As you say, they are under pressure to ensure peace is kept. But I think there is where abuse can kick in. Because watching this trial (and this is not the first time "the" police is accused of this kind of behavior) there seems to be something wrong with what some interpret as "ensuring peace".
 
grimy
#8
Try to keep in mind that behind every shield and face guard is a guy/gal just trying to earn a living and go home to their family. Not really any different from you or any protestor. The difficulty ususally arises when the rock throwing, ball bearings (for the horses), placards with metal poles (to poke and beat the police) bags of dried (animal) blood, sharpened large coins (like the old English pennys) are used against the police.

Eventually one or more of them may get scared and react in a manner that brings the entire contingent into question and disrepute. The cops don't want to be there although the aspect of overtime pay is desireable to many but for the most part they would rather be sitting in a cruiser, drinking Timmys and having fun. Not unlike most people you know.

When the **** hits the fan, the cops are investigated and that investigation is a huge pain in the *** for all concerned including the protester who likely faces criminal charges, and for what?
 
Rick van Opbergen
#9
Quote: Originally Posted by grimy

Try to keep in mind that behind every shield and face guard is a guy/gal just trying to earn a living and go home to their family. Not really any different from you or any protestor.

True. Do you hear me saying these policemen are monsters, hunting for blood?

What I do say is that abuse happens - and more than once. The protester in Genoa did not die because the police was so nice to him. And when a protester is beaten to death, I do wonder whether the ones who did that are as much as "victims" as you portray them as. I do call it murder. Maybe I've been too generalising in my first post (although that was not my intention) - my apologies. But this is how I think about it.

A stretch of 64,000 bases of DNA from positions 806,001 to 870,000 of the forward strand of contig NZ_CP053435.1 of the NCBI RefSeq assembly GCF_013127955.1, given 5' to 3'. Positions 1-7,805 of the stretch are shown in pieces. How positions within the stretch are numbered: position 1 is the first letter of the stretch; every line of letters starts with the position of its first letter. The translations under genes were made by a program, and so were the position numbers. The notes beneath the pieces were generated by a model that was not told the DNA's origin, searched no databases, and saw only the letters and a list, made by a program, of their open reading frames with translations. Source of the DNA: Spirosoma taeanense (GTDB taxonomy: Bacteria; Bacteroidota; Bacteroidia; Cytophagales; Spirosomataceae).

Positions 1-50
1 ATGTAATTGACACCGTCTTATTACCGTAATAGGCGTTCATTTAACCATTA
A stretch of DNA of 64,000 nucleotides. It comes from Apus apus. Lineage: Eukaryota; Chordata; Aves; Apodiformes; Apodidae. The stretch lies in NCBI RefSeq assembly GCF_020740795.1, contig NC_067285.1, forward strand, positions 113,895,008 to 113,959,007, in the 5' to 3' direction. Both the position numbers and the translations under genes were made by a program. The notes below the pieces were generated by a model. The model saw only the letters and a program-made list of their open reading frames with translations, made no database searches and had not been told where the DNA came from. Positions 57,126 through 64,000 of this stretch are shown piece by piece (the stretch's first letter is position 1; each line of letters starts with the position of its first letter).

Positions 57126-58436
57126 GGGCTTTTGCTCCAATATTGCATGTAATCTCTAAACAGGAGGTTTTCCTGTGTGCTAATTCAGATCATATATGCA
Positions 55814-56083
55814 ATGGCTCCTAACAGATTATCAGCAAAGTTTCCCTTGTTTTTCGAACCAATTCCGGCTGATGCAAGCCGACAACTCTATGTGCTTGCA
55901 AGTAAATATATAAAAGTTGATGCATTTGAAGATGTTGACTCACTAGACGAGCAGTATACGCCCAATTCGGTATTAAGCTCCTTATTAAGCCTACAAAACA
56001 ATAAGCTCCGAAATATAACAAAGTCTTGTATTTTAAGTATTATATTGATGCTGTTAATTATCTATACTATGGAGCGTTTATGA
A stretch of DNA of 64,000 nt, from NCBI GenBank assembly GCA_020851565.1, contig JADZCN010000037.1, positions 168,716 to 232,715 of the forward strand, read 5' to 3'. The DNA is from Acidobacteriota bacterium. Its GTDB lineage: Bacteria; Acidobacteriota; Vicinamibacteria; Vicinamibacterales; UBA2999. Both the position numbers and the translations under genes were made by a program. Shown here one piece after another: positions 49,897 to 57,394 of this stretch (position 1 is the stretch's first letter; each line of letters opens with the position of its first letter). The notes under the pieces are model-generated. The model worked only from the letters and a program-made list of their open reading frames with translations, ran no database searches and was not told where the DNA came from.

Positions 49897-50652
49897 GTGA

Reverend Blair
#10
It's important to remember that they shot a girl with rubber bullets in Miami. Know what she was doing? Praying for peace.

It's important to remember that they opened fire on unarmed native protestors at Ipperwash and then did all they could to keep them from getting to the hospital. Dudley George was murdered that night.

It's important to rember that at APEC in Vancouver they were pepper spraying people who being not just peaceful, but even nominally cooperative. Is not moving fast enough a huge threat to police?

In Quebec City they responded to stuffed animals with water cannon and tear gas. Svend Robinson was shot in the leg with a rubber bullet while marching.

Jaggi Singh was arrested with extreme force and treated as dangerous...it was clearly excessive. His crime? Speaking into a bull horn.

Is it all cops? There is a gang mentality that's pretty obvious when you talk to them, so one can set off a bunch of others rather easily.

The big problem is the political orders and the way these things are handled by the officials though. They put up the barricades, they do their best to keep the protestors from being heard, from even being seen by the rich men in the three piece suits that are the root cause of the protest. Somebody shoots a teddy bear out a sling shot and gets hit with a water cannon for it. Somebody else decides they should throw rocks.

It just escalates and it goes back to the way it is first handled by the politicians. They are afraid of the protestors...afraid to even look at the people they are supposed to represent.